The Israel Prison Service said in response to this report: “Unfortunately, once again an attempt has been made to amplify fake news to create a false narrative for the Israeli public of the way security prisoners are dealt with. The commanders of the Prison Service visit the prisons on a regular basis and conduct reviews, and certainly speak to prisoners to hear the mood especially during the coronavirus crisis. Any report of ‘high-level meetings’ is baseless.”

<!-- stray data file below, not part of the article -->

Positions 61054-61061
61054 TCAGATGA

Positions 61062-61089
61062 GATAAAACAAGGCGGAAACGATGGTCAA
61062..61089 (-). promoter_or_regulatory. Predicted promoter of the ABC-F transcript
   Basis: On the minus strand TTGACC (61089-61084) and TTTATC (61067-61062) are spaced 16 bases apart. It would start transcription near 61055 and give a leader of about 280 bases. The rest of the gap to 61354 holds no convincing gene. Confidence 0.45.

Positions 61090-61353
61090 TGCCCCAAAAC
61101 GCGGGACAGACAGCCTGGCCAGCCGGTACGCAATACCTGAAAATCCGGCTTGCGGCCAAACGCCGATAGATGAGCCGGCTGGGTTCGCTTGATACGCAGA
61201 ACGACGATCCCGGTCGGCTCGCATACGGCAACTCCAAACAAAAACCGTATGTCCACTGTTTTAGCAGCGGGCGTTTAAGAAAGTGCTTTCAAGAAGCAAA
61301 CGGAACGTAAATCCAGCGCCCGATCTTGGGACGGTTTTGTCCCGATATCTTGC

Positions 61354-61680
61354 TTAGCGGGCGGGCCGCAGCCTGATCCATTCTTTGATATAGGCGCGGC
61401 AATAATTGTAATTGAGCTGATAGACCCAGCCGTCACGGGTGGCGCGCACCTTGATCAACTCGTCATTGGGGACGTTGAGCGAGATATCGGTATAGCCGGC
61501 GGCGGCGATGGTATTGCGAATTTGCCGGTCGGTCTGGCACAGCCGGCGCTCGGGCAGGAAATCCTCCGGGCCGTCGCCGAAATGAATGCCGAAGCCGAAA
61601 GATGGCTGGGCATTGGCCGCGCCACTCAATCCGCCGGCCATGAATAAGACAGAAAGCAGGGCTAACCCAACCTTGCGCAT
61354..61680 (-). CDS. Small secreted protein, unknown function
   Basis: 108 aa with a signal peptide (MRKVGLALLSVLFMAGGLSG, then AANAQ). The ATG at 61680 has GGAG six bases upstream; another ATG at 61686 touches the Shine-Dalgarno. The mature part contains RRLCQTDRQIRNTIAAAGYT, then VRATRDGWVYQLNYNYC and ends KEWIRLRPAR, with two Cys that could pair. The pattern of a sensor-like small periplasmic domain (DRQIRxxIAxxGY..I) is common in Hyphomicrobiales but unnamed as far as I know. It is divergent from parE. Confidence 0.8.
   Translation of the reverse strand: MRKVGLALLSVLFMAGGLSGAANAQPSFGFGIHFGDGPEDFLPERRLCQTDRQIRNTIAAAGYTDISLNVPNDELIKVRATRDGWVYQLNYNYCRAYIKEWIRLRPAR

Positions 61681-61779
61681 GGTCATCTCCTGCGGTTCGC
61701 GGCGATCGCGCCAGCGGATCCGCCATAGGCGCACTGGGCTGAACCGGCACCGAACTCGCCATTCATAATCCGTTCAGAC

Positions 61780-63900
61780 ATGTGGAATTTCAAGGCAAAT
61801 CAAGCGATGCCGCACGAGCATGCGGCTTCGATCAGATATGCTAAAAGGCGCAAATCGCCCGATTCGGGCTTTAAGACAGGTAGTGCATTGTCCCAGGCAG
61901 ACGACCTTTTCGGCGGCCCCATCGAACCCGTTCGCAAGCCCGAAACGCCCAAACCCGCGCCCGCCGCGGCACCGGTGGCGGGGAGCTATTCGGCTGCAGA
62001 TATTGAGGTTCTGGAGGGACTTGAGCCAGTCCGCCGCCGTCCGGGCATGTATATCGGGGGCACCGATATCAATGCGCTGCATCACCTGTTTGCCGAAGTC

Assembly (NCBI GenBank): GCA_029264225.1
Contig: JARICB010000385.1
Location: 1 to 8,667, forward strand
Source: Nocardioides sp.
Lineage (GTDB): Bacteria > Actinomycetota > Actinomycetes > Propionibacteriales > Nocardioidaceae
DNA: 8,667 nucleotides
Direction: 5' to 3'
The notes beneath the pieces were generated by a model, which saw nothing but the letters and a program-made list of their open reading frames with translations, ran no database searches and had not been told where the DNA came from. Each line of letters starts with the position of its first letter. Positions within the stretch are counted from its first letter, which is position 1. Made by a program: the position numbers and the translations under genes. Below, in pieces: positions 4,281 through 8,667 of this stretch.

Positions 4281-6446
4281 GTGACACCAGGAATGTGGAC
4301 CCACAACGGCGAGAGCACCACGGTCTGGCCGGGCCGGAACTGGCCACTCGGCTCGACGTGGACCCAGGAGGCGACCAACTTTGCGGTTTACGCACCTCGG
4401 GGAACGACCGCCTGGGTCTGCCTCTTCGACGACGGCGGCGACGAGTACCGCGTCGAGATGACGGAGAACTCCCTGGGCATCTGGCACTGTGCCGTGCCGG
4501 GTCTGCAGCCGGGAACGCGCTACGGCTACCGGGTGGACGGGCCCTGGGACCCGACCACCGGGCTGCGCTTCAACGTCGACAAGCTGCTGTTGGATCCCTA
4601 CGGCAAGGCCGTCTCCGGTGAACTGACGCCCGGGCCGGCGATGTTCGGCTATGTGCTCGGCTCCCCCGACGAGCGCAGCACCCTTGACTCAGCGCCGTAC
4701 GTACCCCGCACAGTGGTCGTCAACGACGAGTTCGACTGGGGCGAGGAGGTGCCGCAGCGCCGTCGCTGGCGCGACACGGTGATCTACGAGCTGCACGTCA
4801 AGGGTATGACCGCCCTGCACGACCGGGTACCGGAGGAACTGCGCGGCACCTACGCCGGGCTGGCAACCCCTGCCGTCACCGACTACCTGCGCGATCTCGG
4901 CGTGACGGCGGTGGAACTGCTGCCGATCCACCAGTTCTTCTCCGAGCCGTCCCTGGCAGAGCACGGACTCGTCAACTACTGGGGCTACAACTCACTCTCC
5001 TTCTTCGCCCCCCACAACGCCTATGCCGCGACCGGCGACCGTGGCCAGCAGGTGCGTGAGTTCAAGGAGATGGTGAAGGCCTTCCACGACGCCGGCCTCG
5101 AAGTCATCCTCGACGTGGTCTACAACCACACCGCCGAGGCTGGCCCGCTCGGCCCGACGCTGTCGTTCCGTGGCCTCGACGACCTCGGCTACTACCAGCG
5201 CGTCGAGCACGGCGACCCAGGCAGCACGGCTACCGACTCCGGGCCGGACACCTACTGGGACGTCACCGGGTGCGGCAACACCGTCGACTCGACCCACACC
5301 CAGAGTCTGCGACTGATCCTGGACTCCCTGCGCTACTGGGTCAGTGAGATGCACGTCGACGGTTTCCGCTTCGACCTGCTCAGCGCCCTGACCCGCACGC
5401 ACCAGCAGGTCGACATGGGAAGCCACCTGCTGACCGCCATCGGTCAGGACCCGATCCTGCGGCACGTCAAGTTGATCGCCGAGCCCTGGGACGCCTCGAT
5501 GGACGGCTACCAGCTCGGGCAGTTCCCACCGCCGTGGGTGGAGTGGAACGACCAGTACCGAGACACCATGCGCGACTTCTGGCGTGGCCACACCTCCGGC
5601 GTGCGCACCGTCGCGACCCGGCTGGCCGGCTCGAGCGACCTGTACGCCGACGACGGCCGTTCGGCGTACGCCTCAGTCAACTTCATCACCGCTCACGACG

The Prison Service statement added that “during a visit to the unit of the district commander together with representatives of the unit, prisoners raised various requests, none of which were granted. Any other claim is false. Moreover, in light of intelligence information on their attempt to contravene prison service procedures, the prisoners were warned that disobedience of prison service rules and directives would lead to punishment...” The prison service said it would “fulfill all decisions made regarding the installation of cellphone reception blockers and other steps that have been delineated in the past, while continuing intelligence and security work in keeping with the organization’s decisions and those of the prison service guards who are at the forefront of the fight against terror.”